What we know as of cologne can be traced back to the early- to mid-1700s. One legend it that Johan Paul Feminis, while traveling from Italy to Cologne, Germany, came upon a down-on-his-luck monk and took him to Cologne where he nursed him back to health. The monk gratefully gave him the recipe for eau admirable, supposedly the precursor to eau de cologne, a formula Feminis manufactured and sold in Cologne.
There’s also the legend that in 1709, Giovanni Maria Farina, a young Italian, invented cologne after he spilled a collection of essential oils and created an appealing, if serendipitous scent, while in Cologne, Germany. So it was Farina who unveiled the original Eau de Cologne (“water from Colgne”), which was a variant of Hungary Water. The eau de cologne was originally intended for both internal and external use, having both medicinal and cosmetic applications.
In 1752, No. Six Cologne was made from a formula in England and brought to America by the founder of Caswell and Massey, Dr. William Hunter. It became the most popular scent in early America, and was even sent as a gift to Lafayette by Washington while he was President. In 1794, the 4711 Cologne was introduced after a formula made by a French émigré friar. This scent was named after the house number assigned to the Mulhens Family perfumery’s shop during the 1794 French occupation of Cologne. It has been said that Napoleon used to bathe in a diluted version of this scent. Napoleon also created a legal distinction between medicinal and cosmetic perfumes.
Cologne in Modern Times
By the time that the 19th Century had arrived, hygiene had become a symbol of soul purity. Both modern chemistry and advanced technology made it possible to create new extraction techniques. Perhaps the biggest of all technological advances was the ability to create synthetic ingredients as a substitute for natural perfume ingredients, which were hard to find or very expensive. This helped to bring the price of perfume and cologne down, which made it accessible for the masses. Perfume was no longer a luxury for the wealthy. However, there remained only a few brand names available until the 20th century when mass production of fragrances began.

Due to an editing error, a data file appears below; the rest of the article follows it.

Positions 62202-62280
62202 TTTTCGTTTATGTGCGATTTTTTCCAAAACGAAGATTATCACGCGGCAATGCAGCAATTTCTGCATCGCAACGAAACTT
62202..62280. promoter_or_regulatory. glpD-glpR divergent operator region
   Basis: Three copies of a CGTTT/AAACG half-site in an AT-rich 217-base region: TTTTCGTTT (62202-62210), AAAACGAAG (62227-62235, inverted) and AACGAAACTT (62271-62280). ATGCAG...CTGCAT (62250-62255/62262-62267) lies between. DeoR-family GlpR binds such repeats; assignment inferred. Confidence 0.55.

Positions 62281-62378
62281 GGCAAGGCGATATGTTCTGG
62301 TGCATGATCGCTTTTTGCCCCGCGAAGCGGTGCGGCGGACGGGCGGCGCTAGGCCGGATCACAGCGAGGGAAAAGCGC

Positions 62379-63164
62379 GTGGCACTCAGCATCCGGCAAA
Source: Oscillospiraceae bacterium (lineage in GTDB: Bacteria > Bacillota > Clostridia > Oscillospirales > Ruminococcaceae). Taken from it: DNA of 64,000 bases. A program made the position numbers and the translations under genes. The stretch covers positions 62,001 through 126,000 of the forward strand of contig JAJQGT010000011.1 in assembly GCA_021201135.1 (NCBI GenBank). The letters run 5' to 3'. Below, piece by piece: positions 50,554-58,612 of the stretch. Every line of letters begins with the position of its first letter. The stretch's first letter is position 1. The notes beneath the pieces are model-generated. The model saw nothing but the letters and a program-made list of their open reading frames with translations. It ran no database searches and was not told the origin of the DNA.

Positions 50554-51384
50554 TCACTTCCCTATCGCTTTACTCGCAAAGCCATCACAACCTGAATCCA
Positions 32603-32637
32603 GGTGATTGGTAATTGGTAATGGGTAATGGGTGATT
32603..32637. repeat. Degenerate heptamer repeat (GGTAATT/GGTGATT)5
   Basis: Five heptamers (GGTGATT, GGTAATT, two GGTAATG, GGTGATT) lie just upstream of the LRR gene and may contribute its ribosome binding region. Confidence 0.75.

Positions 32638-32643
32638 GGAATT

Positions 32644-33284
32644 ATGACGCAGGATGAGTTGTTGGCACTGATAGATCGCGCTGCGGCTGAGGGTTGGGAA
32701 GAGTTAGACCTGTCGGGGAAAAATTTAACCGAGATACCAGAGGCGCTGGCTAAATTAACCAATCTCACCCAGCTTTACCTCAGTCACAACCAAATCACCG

In 1920, Chanel No. 5 was created. This became the first expensively produced perfume using artificial scents. However, as the 20th Century progressed, men began wearing cologne from Old Spice and Dunhill For Men in the 30s, English Leather and Givenchy in the late 40s, and later on the successful Halston Z-14, Geoffrey Beene’s Grey Flannel and Ralph Lauren’s Polo lines. Even Axe has been around since 1983. Of course, there numerous other colognes from Calvin Klein, Armani, Gucci, Tommy Hilfiger and more.
Today, eau de cologne (or simply, cologne) just refers to a fragrance whose oil concentration is approximately 5%, unlike perfume, which has the highest concentration, typically ranging from 20% to 25%. At the turn of the millennium, colognes were a $1.5 billion business in the United States.